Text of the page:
Luxury carmaker Bentley said last week that it plans to lay off up to 1,000 workers, nearly a quarter of its 4,200-strong workforce. The Volkswagen-owned British company said it was offering voluntary redundancy terms but could not rule out compulsory redundancies.

“This is a necessary step that we have to take to safeguard the jobs of the vast majority who will remain, and deliver a sustainable business model for the future,” said chairman and CEO Adrian Hallmark, who added that Covid-19 “has not been the cause of this measure but a hastener.”

Bentley’s main facility in Crewe reopened on May 11, seven weeks after it was closed due to the coronavirus, making it one of the first carmakers to resume production in the UK. According to Reuters, the 100-year-old firm faces hundreds of millions of pounds of deferred or lost revenue from the closure and reduced output.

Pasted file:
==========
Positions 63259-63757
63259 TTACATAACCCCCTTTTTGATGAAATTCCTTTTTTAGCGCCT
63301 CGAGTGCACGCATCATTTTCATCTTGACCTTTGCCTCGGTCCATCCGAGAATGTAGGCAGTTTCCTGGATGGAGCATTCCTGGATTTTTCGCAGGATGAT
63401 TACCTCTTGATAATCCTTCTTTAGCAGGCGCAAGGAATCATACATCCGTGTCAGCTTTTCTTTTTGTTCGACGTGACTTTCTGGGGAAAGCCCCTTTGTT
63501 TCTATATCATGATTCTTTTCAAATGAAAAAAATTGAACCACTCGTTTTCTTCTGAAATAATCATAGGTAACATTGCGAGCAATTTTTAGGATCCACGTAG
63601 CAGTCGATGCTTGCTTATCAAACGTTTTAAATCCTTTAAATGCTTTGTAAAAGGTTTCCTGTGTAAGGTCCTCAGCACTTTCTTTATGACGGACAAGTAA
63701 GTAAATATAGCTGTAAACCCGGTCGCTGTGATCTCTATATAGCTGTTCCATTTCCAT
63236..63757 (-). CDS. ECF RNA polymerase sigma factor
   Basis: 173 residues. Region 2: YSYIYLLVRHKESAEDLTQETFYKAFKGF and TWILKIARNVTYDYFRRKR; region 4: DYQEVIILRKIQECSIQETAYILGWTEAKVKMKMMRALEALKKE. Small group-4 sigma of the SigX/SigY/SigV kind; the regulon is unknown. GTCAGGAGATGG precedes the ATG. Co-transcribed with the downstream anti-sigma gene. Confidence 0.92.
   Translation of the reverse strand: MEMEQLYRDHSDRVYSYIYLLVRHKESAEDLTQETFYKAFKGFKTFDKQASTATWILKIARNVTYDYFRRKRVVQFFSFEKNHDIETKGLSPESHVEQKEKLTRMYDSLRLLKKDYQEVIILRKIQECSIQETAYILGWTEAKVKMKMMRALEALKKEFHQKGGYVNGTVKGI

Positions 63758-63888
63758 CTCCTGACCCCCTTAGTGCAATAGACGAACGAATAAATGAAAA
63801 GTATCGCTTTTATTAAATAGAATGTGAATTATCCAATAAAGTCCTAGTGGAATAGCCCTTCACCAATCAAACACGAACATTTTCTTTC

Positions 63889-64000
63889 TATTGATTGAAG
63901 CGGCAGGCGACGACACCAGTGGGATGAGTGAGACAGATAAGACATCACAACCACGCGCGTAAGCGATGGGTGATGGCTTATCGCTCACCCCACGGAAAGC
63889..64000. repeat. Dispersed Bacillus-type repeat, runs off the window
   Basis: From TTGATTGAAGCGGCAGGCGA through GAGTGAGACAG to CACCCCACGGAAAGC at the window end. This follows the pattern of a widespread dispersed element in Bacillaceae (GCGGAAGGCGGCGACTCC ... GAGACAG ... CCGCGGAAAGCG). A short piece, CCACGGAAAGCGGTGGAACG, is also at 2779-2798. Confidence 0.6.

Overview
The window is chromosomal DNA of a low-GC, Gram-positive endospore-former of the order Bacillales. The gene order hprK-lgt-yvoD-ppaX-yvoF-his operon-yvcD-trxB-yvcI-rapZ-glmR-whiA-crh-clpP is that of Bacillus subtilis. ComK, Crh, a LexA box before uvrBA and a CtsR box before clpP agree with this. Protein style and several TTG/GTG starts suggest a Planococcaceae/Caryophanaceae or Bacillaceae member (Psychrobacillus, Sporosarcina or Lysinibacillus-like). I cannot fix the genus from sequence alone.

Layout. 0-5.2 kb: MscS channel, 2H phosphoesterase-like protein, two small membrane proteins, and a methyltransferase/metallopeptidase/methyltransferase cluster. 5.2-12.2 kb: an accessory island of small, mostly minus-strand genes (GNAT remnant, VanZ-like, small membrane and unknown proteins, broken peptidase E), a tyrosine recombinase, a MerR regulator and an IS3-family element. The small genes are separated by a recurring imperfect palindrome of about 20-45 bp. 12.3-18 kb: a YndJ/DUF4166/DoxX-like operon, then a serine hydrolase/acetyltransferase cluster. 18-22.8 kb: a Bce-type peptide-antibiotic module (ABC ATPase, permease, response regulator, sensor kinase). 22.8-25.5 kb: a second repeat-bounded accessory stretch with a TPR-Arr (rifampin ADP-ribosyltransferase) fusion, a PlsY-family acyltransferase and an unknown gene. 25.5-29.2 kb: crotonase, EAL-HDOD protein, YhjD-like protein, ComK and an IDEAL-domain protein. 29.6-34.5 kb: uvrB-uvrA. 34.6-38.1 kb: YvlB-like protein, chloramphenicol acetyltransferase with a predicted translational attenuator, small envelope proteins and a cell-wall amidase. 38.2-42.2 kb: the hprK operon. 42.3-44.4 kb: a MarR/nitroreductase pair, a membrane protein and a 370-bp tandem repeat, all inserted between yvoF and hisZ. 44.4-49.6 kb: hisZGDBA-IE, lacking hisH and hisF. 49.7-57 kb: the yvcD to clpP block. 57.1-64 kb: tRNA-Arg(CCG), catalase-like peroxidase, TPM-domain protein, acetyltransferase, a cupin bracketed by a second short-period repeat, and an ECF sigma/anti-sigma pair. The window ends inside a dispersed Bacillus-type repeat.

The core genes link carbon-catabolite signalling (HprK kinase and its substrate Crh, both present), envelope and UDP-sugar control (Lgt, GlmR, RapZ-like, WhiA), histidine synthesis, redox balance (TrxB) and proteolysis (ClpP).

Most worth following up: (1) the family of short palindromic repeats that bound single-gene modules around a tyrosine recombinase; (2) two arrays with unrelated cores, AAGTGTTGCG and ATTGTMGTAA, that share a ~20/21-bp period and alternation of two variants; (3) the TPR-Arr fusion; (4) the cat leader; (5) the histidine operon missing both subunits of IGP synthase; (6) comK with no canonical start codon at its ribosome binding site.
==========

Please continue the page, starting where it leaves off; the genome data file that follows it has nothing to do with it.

According to the newswire’s report, the downsizing is part of Bentley’s “Beyond100” strategy that will see Crewe accelerate the development of electrified models. The maker of the Continental GT, Flying Spur and Bentayga SUV is targeting a hybrid option for every model it sells by 2023, and a first fully electric model to be launched in 2026.

Earlier this month, Bentley produced its final 6.75 litre V8 engine, marking the end of a 61-year run for the longstanding L-Series motor. The venerable V8 went into a Mulsanne 6.75 by Mulliner, a 30-unit limited edition that was unveiled in January.